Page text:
DVD Review Of The Circus

Copyright © by Dan Schneider, 10/29/06


  One can argue that Charlie Chaplin wrote, directed, and starred in greater films than his neglected 1928 gem, The Circus, his last fully silent film, which he also wrote with Joseph Plunkett, but one cannot reasonably argue that he made a funnier film; nor can one argue that The Circus is not a great film itself. Yet, critics, fans of Chaplin, and even Chaplin himself, long overlooked this great film. The reason has more to do with the highly publicized divorce trial from Lita Grey that Chaplin endured while filming the feature over two years, as well as a host of other production disasters. Chaplin was so paranoid he felt his wife would try to steal the film, so hid the negatives. The film was not even mentioned in Chaplin’s autobiography, nor was it screened in the years after its release, until, in 1970, Chaplin rereleased it with a new score that he composed.

  As a Chaplin aficionado, I can state that no Chaplin film goes as long- 69 minutes, with such sustained laughter. There are more memorable gags in this one film than in any other film he made- or perhaps anyone has made since, and it deservedly won him his first Academy Award at the first ceremony in 1929. It was a special award for Versatility And Genius In Writing, Acting, Directing, And Producing. Obviously, these were the days before schlock like Crash, Brokeback Mountain, Monster, and Titanic were considered ‘great films,’ worthy of such awards. Yet, even had Chaplin not buried the film in his vault for decades, the very fact that it was made between two of his greatest critical and financial successes, The Gold Rush and City Lights, two indisputable silent film era masterpieces, may have fated the film to its nearly forgotten status anyway.

  Fortunately, perception and reality, while often one in politics, are not so in reality. What separates The Circus from other Chaplin classics in a positive vein is that his Tramp character hearkens back more to the rowdy and mischievous figure of the great Mutual and Essanay short films of the 1910s, not the 1920s sentimentalized Tramp. And unlike the later Modern Times, The Great Dictator, Monsieur Verdoux, and Limelight, there is no political pandering nor artistic self-absorption- even when depicting the terrible pre-Great Depression poverty and hunger that abounds at the circus. And in contrast with his three other great works from that era- The Kid, The Gold Rush, and City Lights, The Circus is not in the least bit schmaltzy. Yes, Chaplin did schmaltz better than any other film star, and raised it to an art, for who can forget his scenes of separation from Jackie Coogan in The Kid, his dance of the rolls in The Gold Rush, or the empyreal ending of City Lights? But, let’s face it, he came damned near to cheesiness in those scenes, a point that his greatest detractors point to when denigrating Chaplin, especially against his two greatest comic rivals and contemporaries- Harold Lloyd and, especially, Buster Keaton.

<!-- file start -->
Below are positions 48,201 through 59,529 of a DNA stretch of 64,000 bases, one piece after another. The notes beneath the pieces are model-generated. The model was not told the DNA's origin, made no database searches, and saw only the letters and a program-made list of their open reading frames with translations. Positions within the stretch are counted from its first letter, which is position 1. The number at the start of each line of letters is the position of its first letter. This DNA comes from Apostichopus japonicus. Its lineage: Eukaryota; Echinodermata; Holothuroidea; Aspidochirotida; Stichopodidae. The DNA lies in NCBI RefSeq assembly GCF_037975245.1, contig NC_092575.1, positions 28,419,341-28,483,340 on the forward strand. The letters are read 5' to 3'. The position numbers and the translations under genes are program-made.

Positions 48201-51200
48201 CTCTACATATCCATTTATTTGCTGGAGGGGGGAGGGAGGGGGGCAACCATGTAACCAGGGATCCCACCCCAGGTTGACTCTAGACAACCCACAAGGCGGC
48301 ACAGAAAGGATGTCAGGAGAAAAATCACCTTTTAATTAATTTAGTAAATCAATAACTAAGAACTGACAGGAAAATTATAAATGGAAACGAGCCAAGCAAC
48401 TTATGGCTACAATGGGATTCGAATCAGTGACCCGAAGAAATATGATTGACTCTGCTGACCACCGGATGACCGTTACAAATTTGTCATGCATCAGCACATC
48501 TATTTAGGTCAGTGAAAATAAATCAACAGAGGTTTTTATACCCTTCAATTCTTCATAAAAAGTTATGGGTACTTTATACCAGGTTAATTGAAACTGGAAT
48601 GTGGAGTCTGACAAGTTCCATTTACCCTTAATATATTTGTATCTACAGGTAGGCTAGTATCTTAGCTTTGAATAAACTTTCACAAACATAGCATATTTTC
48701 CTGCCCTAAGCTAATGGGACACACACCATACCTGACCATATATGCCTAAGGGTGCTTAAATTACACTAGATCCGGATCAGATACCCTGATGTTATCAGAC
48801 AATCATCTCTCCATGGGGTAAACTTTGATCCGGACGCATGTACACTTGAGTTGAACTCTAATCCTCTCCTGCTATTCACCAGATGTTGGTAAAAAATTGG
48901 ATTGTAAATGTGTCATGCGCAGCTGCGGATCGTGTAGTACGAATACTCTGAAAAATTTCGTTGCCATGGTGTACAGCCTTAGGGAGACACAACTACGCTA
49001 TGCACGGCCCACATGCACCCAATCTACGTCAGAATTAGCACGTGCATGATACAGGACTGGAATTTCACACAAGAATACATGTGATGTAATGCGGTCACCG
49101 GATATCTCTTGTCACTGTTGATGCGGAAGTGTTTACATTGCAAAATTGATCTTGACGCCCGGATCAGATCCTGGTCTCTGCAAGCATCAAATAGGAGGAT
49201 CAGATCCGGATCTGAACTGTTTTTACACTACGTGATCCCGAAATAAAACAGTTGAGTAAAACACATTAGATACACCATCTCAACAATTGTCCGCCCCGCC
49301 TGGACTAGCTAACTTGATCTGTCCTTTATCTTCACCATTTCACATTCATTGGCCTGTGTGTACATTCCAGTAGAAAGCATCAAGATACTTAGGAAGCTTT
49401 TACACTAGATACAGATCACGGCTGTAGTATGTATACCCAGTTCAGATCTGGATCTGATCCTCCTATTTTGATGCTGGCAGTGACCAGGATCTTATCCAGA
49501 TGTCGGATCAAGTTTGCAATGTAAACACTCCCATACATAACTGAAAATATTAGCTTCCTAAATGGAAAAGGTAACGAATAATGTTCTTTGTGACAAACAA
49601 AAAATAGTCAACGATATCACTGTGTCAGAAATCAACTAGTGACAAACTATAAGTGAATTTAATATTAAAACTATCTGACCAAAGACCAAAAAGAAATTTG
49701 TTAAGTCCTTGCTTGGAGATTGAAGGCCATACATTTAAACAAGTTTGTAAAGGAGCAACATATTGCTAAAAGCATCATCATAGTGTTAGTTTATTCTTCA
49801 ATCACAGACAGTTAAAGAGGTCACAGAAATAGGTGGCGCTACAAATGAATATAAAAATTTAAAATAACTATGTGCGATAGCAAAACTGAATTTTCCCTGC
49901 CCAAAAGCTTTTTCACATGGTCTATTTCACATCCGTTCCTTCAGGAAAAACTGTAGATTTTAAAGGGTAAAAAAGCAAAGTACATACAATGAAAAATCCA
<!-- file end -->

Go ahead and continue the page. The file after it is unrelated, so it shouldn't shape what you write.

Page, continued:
In The Circus, however, this is all gone, despite another love story that works out poorly for The Tramp. There are no heartstrings tugged in this film, as in The Kid, perhaps because, instead of starring opposite a child, Chaplin plays some of his greatest scenes against animals- those other notorious scene stealers. For example, watch the hilarious scenes where a braying ass chases Chaplin, or where the circus magician’s table unleashes all sorts of animals from his two hats, or when Chaplin dashes into a sleeping lion’s cage to avoid the ass, and accidentally locks himself in. His first attempt at egress finds that the next door cage houses a tiger- who is awake. Then a yipping dog barks at Chaplin, who prays for its silence. Remarkably, the scene was filmed with a real lion, not an obvious fake animal. How Chaplin got away with it under his insurance company’s eyes is a mystery. Then, of course, there is the climactic tightrope walking scene, when the rogue monkeys harass and depants Chaplin, whose safety wire and brace have come off.